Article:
Digital metrics are critical for measuring, analyzing, and reporting on the effectiveness of all your digital channels, but do the metrics you currently analyze really best illustrate the impact of your Web, mobile and social media on the mission? If the USDA’s case study is an indicator of how to take monitoring and reporting to the next level, then you’ll want page-tagging as a critical piece of your strategy.
On March 1, 2012, USDA finalized its enterprise-wide implementation of a common web analytics program across all USDA agency and office websites. In accordance with the Digital Government Strategy, requiring agencies to “use analytics and customer satisfaction measurement tools on all .gov websites”; we accomplished one of many milestones enabling us to better understand the interactions of visitors to USDA.gov websites.
Looking at best practices, every agency should have a metrics strategy to measure:
- Customer satisfaction,
- Engagement, and
- Use of the data to make continuous improvements
Google served as a cost-effective and comprehensive approach based on its page-tagging capabilities and large-scale capacity to span across multiple websites. The implementation proved to be an extensive and meticulous process for which we used existing resources within USDA’s Office of Communications to conduct detailed analysis, research, and implementation planning.
In the first stage of implementation, we identified all sub-domains from more than 29 agencies and offices. We worked within our Webmaster community to:
- Assess each website,
- Determine URL structures,
- Discuss coding methods and content management systems used, and
- Address potential risks
We set up a new account as our central point of data collection at the Department level and created profiles for each agency. For us, it was important to have a centrally accessible account that allows our team to look at data across the enterprise and identify any trends or opportunities within agencies.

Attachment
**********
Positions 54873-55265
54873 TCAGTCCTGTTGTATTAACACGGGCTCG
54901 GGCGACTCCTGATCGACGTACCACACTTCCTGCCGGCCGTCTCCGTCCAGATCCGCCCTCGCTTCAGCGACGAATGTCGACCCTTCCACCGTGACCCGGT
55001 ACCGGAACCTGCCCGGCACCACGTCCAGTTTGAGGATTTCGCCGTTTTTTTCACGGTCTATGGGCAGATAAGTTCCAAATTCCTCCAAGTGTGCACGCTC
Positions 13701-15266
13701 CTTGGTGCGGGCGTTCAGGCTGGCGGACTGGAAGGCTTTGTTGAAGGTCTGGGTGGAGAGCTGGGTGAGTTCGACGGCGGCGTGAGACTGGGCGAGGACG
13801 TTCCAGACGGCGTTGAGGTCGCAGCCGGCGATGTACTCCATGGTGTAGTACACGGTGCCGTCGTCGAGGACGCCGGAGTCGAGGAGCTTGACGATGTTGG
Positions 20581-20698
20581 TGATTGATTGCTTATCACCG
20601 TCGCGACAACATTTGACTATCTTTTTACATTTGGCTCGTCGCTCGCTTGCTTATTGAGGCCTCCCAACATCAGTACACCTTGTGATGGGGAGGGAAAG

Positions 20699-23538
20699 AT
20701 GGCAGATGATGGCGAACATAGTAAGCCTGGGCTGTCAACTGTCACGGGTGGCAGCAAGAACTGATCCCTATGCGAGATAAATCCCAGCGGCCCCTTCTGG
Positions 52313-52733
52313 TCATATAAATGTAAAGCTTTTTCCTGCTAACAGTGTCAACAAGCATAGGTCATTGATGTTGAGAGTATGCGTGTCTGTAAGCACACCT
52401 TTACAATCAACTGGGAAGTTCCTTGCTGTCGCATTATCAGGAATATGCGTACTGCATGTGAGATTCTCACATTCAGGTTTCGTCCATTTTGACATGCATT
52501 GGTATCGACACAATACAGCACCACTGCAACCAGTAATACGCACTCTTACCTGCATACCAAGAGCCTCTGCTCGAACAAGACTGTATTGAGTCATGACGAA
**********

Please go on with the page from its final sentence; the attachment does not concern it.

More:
Agencies using pre-existing analytics tools were allowed to keep them, but were required to remove any obsolete information and ensure all worked concurrently so that data was not lost.
We leveraged Google’s asynchronous code and developed customized code snippets for each agency and office to use on their web site, replacing any existing code on their sites. Once implemented, we verified that the tracking code was placed correctly on each site and that data was being received. Finally, all agencies were given access to their profiles to view the data collected from their site.
This overall effort has proven critical to USDA’s web communications program enabling us to more effectively evaluate our customer preferences and practices in consuming web content, understand how we can best communicate the Department’s mission, and provide excellent customer service through a well-informed digital communications program.
Want to learn more?
Check out future training from DigitalGov University related to metrics and other topics.
By guest contributor, Bernetta Reese, Web Project Manager, USDA.